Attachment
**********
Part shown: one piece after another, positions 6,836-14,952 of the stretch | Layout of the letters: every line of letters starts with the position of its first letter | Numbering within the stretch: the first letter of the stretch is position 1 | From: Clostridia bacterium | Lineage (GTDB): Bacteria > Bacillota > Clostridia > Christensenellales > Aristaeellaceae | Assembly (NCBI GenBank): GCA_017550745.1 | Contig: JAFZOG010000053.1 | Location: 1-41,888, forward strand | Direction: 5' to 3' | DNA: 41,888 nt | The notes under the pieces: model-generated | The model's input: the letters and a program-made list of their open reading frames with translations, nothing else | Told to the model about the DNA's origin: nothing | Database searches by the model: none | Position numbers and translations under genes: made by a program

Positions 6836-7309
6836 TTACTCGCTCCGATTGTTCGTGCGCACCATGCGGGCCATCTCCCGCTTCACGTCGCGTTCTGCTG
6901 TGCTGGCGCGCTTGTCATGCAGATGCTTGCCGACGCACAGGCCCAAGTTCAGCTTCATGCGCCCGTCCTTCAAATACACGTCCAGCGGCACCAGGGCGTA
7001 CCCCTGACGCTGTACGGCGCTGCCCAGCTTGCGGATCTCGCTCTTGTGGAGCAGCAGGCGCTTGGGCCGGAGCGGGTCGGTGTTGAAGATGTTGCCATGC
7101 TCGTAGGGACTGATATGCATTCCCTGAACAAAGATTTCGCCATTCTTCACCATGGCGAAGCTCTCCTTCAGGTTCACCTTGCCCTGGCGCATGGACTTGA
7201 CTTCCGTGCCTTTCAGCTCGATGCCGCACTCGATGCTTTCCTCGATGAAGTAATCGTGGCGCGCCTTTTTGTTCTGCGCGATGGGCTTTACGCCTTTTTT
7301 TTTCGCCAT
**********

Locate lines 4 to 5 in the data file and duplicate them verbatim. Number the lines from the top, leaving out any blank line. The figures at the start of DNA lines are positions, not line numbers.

6901 TGCTGGCGCGCTTGTCATGCAGATGCTTGCCGACGCACAGGCCCAAGTTCAGCTTCATGCGCCCGTCCTTCAAATACACGTCCAGCGGCACCAGGGCGTA
7001 CCCCTGACGCTGTACGGCGCTGCCCAGCTTGCGGATCTCGCTCTTGTGGAGCAGCAGGCGCTTGGGCCGGAGCGGGTCGGTGTTGAAGATGTTGCCATGC